One year later, Haiti still struggles to rebuild
Top: The Haiti Earthquake Relief Fund committed more than US$128,000 toward the rebuilding of classrooms at La St. Famille Elementary school in Cayes, Haiti. Bottom: Haitians plant fruit trees as part of a $13,000 reforestation project. Photos courtesy of the Haiti Fund
In the year since a catastrophic earthquake struck Haiti, Rotarians in the country have been using resources and funds donated by Rotary clubs worldwide to rebuild schools, support environmental education, and fund clean water initiatives.
A 7.0-magnitude quake struck Haiti on 12 January 2010, killing more than 300,000 people and crumbling the country's infrastructure. More than a million people still live in tents and under tarpaulins. A deadly cholera outbreak in October slowed the work toward long-term recovery. See related story
Rotary clubs have provided more than $18 million in aid to Haiti. District 7020, which includes Haiti, raised US$1.5 million and secured goods and services valued at about $11 million for immediate help.
"All the Rotarians in Haiti have shown amazing dedication to tirelessly working to help their communities recover from the earthquake," says Past RI Director Barry Rassin. "I admire what they have done and continue to do."
Rassin is an account holder of the Haiti Earthquake Relief Fund, a donor advised fund set up by The Rotary Foundation. Rotarians worldwide have contributed more than $2 million to the fund. So far, the Haiti fund committee has agreed to allocate about $1 million toward 53 projects.
The relief effort has involved Rotarians from about 50 countries.
"Rotary has been a major influence in Haiti," Rassin says. Rotarians "have participated in various programs to help those in Haiti who have been seriously affected by the tragedy. We must continue to support recovery efforts and work side by side with the Rotarians in Haiti to move their country to a more positive place."
Some of the initiatives supported by the Haiti fund include:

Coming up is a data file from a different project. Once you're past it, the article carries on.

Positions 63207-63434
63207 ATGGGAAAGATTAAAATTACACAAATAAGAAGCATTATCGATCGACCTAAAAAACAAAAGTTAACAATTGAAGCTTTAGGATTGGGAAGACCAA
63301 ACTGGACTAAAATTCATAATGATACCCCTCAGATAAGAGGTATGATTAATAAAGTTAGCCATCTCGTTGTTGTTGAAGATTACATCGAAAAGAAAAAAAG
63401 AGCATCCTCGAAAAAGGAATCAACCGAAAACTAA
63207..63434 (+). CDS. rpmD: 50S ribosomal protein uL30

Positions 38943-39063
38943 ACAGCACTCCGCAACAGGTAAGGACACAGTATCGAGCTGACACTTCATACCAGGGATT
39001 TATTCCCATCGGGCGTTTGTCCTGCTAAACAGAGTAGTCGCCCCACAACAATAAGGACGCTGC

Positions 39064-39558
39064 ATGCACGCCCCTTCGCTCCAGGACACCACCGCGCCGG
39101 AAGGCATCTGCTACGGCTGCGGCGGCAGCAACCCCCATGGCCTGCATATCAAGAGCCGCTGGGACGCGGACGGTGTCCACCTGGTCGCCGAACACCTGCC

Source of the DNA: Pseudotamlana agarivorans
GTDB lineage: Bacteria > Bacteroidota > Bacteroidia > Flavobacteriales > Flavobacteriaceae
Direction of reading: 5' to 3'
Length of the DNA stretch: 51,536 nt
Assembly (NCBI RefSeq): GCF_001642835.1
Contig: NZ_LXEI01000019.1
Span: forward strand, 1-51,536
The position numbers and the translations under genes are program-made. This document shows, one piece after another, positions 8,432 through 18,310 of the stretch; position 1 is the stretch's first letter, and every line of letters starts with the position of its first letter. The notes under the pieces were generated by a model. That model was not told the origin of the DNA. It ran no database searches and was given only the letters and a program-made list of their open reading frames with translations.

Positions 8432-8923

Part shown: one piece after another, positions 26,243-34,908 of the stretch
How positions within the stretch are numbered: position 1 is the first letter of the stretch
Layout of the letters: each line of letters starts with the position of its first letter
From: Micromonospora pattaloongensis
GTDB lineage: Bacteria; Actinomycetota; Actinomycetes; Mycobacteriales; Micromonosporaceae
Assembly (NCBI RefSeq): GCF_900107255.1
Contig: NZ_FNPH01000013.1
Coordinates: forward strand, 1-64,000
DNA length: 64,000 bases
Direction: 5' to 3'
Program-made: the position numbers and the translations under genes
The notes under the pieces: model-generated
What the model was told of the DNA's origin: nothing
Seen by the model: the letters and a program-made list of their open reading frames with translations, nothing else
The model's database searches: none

- A $50,000 project by District 7020 and the Rotary Club of Cayes to rebuild six classrooms at La Sainte Famille, an elementary school in La Savane, one of the poorest neighborhoods in the city of Les Cayes. The school serves 682 students, including more than 40 displaced by the earthquake.
- A $13,700 project by the Rotary Club of Carrefour/Mon Repos, Ouest, to educate 1,300 students about the importance of reforestation. Haiti lost 98 percent of its trees because of the earthquake. Students will plant and maintain fruit trees, reducing erosion and increasing agricultural production.
- A $64,000 project by the Rotary Club of Mirebalais, Centre, to construct 80 rainwater collection tanks, each with a 2,500-gallon capacity, in a section of Mirebalais, where there is no irrigation, potable water, or electricity. Ninety-five percent of the area's residents work in agriculture. The tanks and filters will provide clean water for about 3,000 people.
"It will take years for the country to recover, but by working together on each project and seeing it through completion, Rotary will make a difference in the lives of millions of people," Rassin says.
Richard McCombe, a member of the Rotary Club of South-East Nassau, New Providence, Bahamas, says Rotary is particularly well suited to help in Haiti's recovery: More than 30 humanitarian and educational projects were already underway before the quake.
"We decided that whatever we do in Haiti must help improve sustainability and build capacity," McCombe says. For example, a prosthetic limbs project in Pignon in northern Haiti also provides job training to local workers to produce and fit lightweight, low-cost artificial limbs. The $500,000 project, supported by the Foundation and Rotary clubs in the United Kingdom, will benefit about 4,000 quake survivors and others in need of prostheses.